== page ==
Since the introduction of animation a century ago, the world hasn’t been the same. It’s difficult to imagine a world without these characters. 

From drawing stick figures, cutting out parts of the figures that are to move, pinning those parts to a board and photographing those, before moving the shot slightly for the next shot and repeat, animation has come a long way.

The “bible” for any animation artist, Frank Thomas & Ollie Johnston’s The Illusion of Life: Disney Animation, was first released in 1981This publication was even voted the best animation book of all time!

“These principles were applied for the first time in the early 1930s in films like The Three little pigs. They were improved and refined in the first masterpiece, Snow White and the Seven Dwarfs in 1937 (Disney, 1937) and the other animated features that followed. These principles, developed over the first half of the last century, are still the basis for all animation work. ”
Creative Bloq

1. Squash and Stretch

Considered the most important, the squash and stretch principle is number one on the list for a reason. By applying this principle, your animated character will have the illusion of gravity, weight, mass, and flexibility. This allows your character to look realistic. Squash and stretch allow you to keep the object’s volume consistent and realistic.

E.g. If you are creating a ball bouncing off the floor, the ball will stretch when it travels up into the air while it flattens (squish) when hitting the ground.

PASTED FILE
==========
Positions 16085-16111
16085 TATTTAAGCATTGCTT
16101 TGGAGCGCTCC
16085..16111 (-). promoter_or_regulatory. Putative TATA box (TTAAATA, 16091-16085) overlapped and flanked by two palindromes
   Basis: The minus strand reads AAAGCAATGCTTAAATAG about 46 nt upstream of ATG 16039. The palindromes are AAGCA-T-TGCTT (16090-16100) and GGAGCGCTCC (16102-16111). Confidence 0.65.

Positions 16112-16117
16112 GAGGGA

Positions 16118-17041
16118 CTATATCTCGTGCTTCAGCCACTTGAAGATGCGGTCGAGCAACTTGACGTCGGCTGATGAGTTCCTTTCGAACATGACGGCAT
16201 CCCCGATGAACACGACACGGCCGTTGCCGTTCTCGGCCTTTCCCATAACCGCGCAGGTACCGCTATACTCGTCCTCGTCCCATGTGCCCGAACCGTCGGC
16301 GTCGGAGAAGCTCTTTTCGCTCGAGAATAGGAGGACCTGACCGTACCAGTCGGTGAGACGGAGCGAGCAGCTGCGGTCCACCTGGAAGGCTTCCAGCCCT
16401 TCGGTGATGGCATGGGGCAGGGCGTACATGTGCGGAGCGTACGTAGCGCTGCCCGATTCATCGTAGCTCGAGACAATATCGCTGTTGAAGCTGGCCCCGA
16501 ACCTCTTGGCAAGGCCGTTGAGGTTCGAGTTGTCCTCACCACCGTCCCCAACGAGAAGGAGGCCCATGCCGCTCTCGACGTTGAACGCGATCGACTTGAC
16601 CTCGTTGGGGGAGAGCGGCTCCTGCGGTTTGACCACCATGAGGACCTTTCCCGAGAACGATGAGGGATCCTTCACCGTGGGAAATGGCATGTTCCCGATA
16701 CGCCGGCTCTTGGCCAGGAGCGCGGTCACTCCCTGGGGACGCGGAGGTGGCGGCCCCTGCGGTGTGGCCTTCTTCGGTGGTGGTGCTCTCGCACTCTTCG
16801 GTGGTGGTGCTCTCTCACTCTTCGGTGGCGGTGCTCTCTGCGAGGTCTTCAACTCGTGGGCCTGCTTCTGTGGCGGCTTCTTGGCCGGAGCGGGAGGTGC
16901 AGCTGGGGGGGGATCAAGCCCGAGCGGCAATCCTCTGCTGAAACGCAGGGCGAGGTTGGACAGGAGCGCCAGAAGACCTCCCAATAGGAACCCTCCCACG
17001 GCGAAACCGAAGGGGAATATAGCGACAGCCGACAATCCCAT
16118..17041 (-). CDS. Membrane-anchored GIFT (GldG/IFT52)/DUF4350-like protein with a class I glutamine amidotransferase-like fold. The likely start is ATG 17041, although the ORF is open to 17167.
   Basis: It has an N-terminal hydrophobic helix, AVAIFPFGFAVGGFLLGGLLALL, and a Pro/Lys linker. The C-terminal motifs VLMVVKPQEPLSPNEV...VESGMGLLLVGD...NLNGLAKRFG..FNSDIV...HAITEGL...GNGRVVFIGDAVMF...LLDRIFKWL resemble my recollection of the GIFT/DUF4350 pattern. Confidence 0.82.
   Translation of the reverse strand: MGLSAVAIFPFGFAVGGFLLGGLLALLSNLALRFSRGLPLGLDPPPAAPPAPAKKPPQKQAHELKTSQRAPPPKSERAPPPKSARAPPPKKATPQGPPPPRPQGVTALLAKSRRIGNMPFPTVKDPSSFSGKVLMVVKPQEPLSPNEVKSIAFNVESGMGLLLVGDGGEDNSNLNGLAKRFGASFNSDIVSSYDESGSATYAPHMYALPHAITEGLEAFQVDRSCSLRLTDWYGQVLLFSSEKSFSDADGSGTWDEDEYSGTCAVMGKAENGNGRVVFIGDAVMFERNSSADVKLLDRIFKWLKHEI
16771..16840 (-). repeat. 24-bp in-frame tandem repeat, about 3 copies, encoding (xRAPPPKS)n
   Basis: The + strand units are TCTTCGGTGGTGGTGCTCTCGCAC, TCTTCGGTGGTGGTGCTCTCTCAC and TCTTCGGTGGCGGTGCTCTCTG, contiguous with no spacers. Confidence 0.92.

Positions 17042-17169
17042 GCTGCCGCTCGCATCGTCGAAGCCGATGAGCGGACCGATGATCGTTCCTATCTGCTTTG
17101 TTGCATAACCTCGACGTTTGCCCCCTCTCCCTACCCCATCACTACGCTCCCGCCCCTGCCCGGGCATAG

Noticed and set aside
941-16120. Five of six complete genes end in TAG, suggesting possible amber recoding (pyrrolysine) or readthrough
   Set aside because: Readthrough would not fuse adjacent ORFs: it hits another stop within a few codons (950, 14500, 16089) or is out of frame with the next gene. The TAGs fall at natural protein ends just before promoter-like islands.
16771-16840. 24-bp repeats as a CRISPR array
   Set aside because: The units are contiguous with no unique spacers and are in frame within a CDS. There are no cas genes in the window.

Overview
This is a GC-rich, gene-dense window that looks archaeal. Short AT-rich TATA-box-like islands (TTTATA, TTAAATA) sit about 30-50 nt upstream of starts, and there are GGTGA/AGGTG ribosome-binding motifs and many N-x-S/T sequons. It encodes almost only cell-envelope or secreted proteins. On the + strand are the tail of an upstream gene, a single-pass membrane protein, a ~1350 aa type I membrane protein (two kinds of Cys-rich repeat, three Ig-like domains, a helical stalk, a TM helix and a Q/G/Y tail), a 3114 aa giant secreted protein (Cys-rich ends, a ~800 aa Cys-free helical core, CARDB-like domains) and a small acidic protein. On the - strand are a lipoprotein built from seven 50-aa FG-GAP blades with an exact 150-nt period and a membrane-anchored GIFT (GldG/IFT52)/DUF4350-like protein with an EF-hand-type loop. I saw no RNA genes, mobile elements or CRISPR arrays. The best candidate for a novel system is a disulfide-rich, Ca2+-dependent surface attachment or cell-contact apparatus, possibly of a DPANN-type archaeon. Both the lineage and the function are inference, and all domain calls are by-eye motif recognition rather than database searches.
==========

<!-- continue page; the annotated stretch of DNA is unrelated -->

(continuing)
squash & strecth principle

2. Anticipation

Or, antici…pation. This principle helps viewers prepare for what is about to happen. This includes details that make the animation seem more natural and realistic.

E.g. Bending the character’s knees before jumping. Without anticipation in design, your animation will appear stale, lifeless, and awkward. 

anticipation principle

3. Staging

Staging is often overlooked, but this is where you guide your audience’s eye to focus on what you want them to look at. Draw attention to what is important in the scene, by motion and staging. Equally, keep the motion of everything else that is not as important, to a minimum. 

E.g. Where you choose to place your character in the scene.

staging principle

4. Straight Ahead Action & Pose-to-Pose

Two different techniques, one amazing animation. Each comes with its own benefits and you could even combine the two approaches.
Fluid, realistic movements are achieved by straight-ahead action, as you’re drawing the whole process frame-by-frame from start to finish. Straight ahead action is less planned, making it new and surprising.
For a more controlled process, the pose-to-pose application is your best bet as it allows you to increase the dramatic effect of the motion. This technique entails drawing the first, last, and middle frames, first, and then you can fill in the gaps.


5. Follow Through & Overlapping Action

Just like in real life, when an object stops, not all parts halt at the same time. Disney’s fifth principle relates to the overlapping action when parts of a character are moving at different speeds or rates. Likewise, when your character stops, their hair or their jacket might still move until it comes to a complete stop.

E.g. If your character is running, their arms and legs are not in sync with each other.

follow through principle

Notice how the Jedi’s sleeves still swing as he moves his arms.